This article was originally published on the Institut Mines-Télécom's scientific and technical information blog.
Recognizing faces, objects, patterns, music, architecture, or even camera movements: thanks to progress in artificial intelligence, every plan or sequence in a video can now be characterized. In the IA TV joint laboratory created last October between France Télévisions and Télécom SudParis, researchers are currently developing an algorithm capable of analyzing the range of fiction programs offered by the national broadcaster.
As the number of online video-on-demand platforms has increased, recommendation algorithms have been developed to go with them, and are now capable of identifying (amongst other things) viewers’ preferences in terms of genre, actors or themes, boosting the chances of picking the right program. Artificial intelligence now goes one step further by identifying the plot’s location, the type of shots and actions, or the sequence of scenes.
The teams of France Télévisions and Télécom SudParis have been working towards this goal since October 2019, when the IA TV joint laboratory was created. Their work focuses on automating the analysis of the video contents of fiction programs.
“Today, our recommendation settings are very basic. If a viewer liked a type of content, program, film or documentary, we do not know much about the reasons why they liked it, nor about the characteristics of the actual content. There are so many different dimensions which might have appealed to them – the period, cast or plot,” points out Matthieu Parmentier, Head of the Data & AI Department at France Télévisions.
AI applied to fiction contents
The aim of the partnership is to explore these dimensions. Using deep learning, a neural network technique, researchers are applying algorithms to a massive quantity of videos. The different successive layers of neurons can extract and analyze increasingly complex features of visual scenes: the first layer extracts the image’s pixels, while the last attaches labels to them.
“Thanks to this technology, we are now able to sort contents into categories, which means that we can classify each sequence, each scene in order to identify, for example, whether it was shot outside or inside, recognize the characters/actors involved, identify objects or locations of interest and the relationships between them, or even extract emotional or aesthetic features. Our goal is to make the machine capable of progressing automatically towards interpreting scenes in a way that is semantically close to that of humans”, says Titus Zaharia, a researcher at Télécom SudParis and specialist in AI applied to multimedia content.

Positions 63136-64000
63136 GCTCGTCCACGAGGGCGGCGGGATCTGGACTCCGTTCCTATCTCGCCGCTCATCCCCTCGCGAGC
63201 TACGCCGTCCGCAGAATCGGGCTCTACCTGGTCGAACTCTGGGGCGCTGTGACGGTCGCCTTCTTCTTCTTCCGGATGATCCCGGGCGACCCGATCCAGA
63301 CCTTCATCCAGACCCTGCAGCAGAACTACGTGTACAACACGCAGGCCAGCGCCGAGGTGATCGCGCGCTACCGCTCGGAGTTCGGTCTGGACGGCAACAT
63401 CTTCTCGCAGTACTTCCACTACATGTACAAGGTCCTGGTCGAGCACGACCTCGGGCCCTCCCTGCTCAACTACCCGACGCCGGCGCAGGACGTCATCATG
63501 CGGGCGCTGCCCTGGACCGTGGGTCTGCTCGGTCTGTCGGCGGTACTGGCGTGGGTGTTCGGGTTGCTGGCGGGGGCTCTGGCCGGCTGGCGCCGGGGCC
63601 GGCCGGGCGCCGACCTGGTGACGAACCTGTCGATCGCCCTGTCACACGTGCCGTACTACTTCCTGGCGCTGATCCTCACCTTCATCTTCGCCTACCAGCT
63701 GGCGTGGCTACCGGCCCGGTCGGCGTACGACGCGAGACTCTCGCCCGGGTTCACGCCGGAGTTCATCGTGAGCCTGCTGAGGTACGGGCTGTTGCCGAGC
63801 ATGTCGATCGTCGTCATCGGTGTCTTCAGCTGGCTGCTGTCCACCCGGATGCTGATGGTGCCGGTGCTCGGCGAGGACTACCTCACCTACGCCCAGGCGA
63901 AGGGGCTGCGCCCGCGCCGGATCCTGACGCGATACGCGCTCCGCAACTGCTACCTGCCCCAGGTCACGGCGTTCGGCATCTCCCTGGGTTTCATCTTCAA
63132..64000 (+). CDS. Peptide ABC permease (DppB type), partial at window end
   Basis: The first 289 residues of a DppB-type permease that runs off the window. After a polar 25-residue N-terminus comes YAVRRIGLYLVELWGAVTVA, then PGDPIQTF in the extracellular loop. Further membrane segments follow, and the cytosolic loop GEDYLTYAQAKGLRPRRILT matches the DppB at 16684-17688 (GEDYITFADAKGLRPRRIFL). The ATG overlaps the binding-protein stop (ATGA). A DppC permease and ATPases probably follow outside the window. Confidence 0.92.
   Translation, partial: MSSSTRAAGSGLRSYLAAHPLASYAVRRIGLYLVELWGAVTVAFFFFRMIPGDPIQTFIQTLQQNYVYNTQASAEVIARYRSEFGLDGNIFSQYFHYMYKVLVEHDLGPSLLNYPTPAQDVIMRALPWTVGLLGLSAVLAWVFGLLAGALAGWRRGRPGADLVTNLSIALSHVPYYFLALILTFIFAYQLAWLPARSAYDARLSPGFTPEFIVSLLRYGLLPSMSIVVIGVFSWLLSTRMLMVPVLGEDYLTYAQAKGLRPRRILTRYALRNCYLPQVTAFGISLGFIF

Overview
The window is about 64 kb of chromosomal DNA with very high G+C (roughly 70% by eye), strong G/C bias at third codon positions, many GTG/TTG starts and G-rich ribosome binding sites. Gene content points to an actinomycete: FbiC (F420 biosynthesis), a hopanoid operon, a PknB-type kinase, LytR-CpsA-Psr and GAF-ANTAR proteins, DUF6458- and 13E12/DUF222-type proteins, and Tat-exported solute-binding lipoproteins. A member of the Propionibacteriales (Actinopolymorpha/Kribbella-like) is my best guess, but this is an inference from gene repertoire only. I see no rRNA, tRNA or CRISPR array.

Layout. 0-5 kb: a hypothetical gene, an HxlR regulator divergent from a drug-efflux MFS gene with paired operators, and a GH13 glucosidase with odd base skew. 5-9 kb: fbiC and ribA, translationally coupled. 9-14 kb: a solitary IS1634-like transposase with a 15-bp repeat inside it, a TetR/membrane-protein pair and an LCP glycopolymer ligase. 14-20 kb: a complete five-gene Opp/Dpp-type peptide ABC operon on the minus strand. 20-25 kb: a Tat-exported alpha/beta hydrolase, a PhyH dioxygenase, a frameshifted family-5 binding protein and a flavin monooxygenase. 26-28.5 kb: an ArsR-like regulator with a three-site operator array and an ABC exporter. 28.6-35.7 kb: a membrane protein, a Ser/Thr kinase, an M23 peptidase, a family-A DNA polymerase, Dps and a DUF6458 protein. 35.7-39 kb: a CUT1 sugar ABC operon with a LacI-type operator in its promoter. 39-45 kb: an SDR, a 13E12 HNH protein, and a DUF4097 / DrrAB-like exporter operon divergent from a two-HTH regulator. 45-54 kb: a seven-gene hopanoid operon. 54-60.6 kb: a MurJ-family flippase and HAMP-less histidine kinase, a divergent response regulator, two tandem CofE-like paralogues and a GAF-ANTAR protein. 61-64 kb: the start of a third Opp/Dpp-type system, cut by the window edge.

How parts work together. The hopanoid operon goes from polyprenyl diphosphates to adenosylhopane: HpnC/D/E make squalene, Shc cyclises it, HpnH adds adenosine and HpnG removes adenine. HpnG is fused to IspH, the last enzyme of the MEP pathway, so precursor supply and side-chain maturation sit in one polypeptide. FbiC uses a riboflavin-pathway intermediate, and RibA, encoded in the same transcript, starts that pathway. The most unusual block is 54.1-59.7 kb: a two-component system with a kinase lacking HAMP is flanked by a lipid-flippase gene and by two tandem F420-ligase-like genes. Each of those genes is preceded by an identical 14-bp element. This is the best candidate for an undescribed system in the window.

Researchers have already obtained convincing results. Is this scene set in a car? In a park? Inside a bus? The tool can suggest the most relevant categories by order of probability. The algorithm can also determine the types of shots in the sequences analyzed: wide, general or close-up shots. “This did not exist until now on the market,” says Matthieu Parmentier enthusiastically. “And as well as detecting changes from one scene to another, the algorithm can also identify changes of shot within the same scene.”
According to France Télévisions, there are many possible applications. Firstly, the automatic extraction of the key frames, meaning the most representative image to illustrate the content of a fiction, for each sequence and according to aesthetic criteria. Then there is the identification of the “ideal” moments in a program to insert ad breaks. “Currently, we are working on fixed video shots, but one of our next aims is to be able to characterize moving shots such as zooms, traveling or panoramic shots. This could be very interesting for us, as it could help to edit or reuse contents”, adds Matthieu Parmentier.
Multimodal AI solutions
In order to adapt to the new digital habits of viewers, the teams of France Télévisions and Télécom SudParis have been working together for over five years. They have contributed to the creation of artificial intelligence solutions and tools applied to digital images, but also to other forms of content, texts and sounds.
In 2014, the two entities launched a collaborative project, Média4Dplayer, a prototype of a media player designed for all four types of screens (TV, PC, tablet and smartphone). This would be accessible to all, and especially to elderly people or people with disabilities. A few months later, they were looking into the automatic generation of subtitles. The are several advantages to this: equal access to content and the possibility to view a video without sound.
“In the case of television news, for example, subtitles are generated live by professionals typing, but as we have all seen, this can sometimes lead to errors or to delays between what is heard and what appears on screen,” explains Titus Zaharia. The solution developed by the two teams allows automatic synchronization for the Replay content offered by France TV. The teams were able to file a joint patent after two and a half years of development.
“In time, we are hoping to be able to offer perfectly synchronized subtitles just a few seconds after the broadcast of any type of live television program,” continues Matthieu Parmentier.
“France Télévisions still has issues to be addressed by scientific research and especially artificial intelligence. What we are interested in is developing tools which can be used and put on the market rapidly, but also tools that will be sufficiently general in their methodology to find other fields of application in the future,” concludes Titus Zaharia.